Archives: 10/2008

Don’t Cash that “Fact Check” Just Yet

The Associated Press continues its series of presidential “fact check” pieces today with a rundown on last night’s presidential debate. On the subject of education they write:

It’s unclear whether the four-year-old Washington [DC voucher] program is actually working. So far, the Education Department has found little if any difference in the test scores of kids who got vouchers to attend private school.

The implication here is that test scores are the only thing that matter in evaluating whether or not an education system is “working.” In reality, most people not only care how good something is, but also how much it costs. If we take cost into account, does the picture change?

According to the most recent report on the DC voucher program, to which the AP is alluding, the average tuition charged by voucher-accepting private schools is $5,928. As I reported in the Washington Post and fully documented on this blog, total per-pupil spending in DC public schools was $24,600 in the 2007-08 school year. Even if we allow for the fact that the typical private school receives something like 20 percent of its revenue from sources other than tuition, this is still rather a big difference. Public schools are spending more than three times as much to get about the same academic result. Meanwhile, as the DC voucher study notes, parents are a lot happier with their chosen voucher schools than the city’s public school parents are with their schools.

Parents are happier, and the program produces academic achievement at least as good as the district schools at less than one third their cost. For a nation in a bit of a financial bind, this seems to me like a program that’s working, even though it does have its faults and there are even better options.

Two Reasons to be Optimistic

The chart below reflects the public mood about government spending over the past half century. The higher the line on the chart, the more the public wants government to spend. (The chart is the work of James Stimson, a public opinion expert at the University of North Carolina, Chapel Hill).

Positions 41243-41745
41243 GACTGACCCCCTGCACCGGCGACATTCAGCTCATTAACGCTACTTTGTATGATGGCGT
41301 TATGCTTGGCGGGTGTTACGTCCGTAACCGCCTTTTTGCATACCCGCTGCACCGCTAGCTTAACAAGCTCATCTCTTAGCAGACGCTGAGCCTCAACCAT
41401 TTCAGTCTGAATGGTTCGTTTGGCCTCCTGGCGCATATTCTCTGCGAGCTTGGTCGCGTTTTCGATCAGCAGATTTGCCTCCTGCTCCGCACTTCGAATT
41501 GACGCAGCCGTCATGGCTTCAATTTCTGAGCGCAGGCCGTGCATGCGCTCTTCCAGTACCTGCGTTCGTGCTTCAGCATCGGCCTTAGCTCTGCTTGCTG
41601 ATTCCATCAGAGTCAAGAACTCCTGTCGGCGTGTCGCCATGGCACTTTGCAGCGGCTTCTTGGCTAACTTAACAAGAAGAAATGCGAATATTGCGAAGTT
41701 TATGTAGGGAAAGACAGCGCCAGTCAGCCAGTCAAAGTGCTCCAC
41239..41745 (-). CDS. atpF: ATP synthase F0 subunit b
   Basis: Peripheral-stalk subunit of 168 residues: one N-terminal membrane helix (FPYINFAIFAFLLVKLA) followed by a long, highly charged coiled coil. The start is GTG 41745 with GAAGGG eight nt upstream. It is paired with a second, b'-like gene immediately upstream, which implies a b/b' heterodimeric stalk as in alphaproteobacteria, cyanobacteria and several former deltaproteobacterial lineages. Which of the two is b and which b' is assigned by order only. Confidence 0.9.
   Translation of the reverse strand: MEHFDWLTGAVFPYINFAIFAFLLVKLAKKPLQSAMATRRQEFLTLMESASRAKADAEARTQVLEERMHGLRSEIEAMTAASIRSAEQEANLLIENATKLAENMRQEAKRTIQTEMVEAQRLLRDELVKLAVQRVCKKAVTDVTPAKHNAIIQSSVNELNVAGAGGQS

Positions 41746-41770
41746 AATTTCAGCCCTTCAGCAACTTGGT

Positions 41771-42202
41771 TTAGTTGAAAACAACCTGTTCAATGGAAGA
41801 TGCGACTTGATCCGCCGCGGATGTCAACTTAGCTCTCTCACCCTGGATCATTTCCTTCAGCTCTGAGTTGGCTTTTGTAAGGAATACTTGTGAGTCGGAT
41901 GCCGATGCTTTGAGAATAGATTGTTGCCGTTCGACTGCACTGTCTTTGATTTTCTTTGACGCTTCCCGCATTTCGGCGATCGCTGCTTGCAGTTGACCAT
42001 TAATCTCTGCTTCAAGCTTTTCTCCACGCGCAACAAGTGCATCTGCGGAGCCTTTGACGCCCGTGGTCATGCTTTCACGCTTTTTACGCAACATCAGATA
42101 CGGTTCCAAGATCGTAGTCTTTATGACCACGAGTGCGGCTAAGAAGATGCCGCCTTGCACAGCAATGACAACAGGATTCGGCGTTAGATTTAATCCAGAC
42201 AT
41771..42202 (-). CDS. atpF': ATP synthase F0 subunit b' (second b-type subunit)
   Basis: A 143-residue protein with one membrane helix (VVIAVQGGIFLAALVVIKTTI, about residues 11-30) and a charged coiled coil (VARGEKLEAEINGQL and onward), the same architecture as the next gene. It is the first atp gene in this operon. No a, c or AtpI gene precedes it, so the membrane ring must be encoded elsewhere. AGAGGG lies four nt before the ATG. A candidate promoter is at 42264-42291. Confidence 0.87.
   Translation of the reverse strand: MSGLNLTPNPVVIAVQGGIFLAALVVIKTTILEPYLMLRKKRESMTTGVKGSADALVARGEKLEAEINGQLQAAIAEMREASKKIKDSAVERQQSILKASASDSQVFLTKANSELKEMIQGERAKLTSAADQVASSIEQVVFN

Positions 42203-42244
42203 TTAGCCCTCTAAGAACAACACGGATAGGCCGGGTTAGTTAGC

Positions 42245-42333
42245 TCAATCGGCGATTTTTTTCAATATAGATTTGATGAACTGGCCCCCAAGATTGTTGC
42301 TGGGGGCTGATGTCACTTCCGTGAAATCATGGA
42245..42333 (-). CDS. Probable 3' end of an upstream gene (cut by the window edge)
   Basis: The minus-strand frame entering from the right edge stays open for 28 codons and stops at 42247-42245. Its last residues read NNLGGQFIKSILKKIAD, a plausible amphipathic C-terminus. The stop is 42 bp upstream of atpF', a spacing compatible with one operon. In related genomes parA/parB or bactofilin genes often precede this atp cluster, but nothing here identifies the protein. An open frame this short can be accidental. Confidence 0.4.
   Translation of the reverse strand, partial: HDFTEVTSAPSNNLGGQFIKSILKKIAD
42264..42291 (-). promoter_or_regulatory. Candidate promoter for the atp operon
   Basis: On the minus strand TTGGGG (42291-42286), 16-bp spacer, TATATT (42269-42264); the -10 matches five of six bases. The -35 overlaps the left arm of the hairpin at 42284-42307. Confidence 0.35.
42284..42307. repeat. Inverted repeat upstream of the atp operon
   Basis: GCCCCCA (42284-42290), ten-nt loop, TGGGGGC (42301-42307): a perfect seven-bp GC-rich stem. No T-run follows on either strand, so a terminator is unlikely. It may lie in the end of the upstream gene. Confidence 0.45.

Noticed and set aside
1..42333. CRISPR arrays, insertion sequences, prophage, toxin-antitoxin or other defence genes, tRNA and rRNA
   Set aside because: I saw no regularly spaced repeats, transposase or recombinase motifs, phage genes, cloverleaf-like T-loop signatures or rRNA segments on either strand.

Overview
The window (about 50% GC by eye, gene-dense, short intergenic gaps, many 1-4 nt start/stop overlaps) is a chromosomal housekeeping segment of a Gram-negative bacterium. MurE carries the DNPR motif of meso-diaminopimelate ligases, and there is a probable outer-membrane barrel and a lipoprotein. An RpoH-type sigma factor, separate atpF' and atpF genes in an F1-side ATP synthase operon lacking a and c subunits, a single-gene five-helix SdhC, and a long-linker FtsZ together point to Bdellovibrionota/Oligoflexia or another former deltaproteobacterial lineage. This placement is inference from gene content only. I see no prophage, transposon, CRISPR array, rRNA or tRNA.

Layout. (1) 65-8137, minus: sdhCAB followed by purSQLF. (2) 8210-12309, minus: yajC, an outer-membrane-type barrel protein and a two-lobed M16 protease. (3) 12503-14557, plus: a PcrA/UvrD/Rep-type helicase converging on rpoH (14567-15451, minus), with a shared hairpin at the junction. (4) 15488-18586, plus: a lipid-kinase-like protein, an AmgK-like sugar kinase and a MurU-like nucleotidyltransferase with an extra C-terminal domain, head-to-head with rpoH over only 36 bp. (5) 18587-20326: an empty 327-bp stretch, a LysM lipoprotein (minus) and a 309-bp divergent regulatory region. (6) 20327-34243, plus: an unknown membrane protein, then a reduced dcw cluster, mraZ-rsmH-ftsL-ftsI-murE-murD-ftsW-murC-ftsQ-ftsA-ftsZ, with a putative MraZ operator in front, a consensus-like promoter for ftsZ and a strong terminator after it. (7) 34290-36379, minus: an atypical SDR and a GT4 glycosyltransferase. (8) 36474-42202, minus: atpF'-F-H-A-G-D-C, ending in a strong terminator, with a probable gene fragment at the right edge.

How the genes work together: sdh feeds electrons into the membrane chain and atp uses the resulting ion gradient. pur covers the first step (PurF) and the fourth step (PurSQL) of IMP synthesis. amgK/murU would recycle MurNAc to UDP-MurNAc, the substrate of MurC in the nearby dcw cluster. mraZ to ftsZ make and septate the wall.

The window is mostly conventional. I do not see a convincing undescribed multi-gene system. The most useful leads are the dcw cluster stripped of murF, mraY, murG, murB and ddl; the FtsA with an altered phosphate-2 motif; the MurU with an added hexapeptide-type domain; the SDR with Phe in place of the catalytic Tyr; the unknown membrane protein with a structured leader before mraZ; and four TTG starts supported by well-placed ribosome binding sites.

The public has become more favorable toward public spending since 2001. However, it is likely that Obama’s election will coincide with a peak in this trend. Both LBJ’s election in 1964 and Clinton’s in 1992 marked such peaks. In Obama’s case, however, the peak will be substantially lower than in the Johnson and Clinton cases. Note also that those earlier peaks were followed immediately by declining support for more spending.

If history is any guide, Obama will not have as much public support for more spending as Clinton or LBJ and such support as he has will begin to decline almost immediately after he takes power.

Do Aussies Really Think Fannie, Freddie, the Fed, and the Community Reinvestment Act Are Part of “Extreme Capitalism?”

The turmoil in financial markets is not good news, but one silver lining to the dark cloud is the rather amusing contest for the most inane reaction by a political figure. Australia’s Prime Minister is proudly demonstrating his economic illiteracy by blaming “extreme capitalism” even though the financial services are heavily regulated and a wide range of policy mistakes created the housing bubble. Agence France Presse (how appropriate) reports: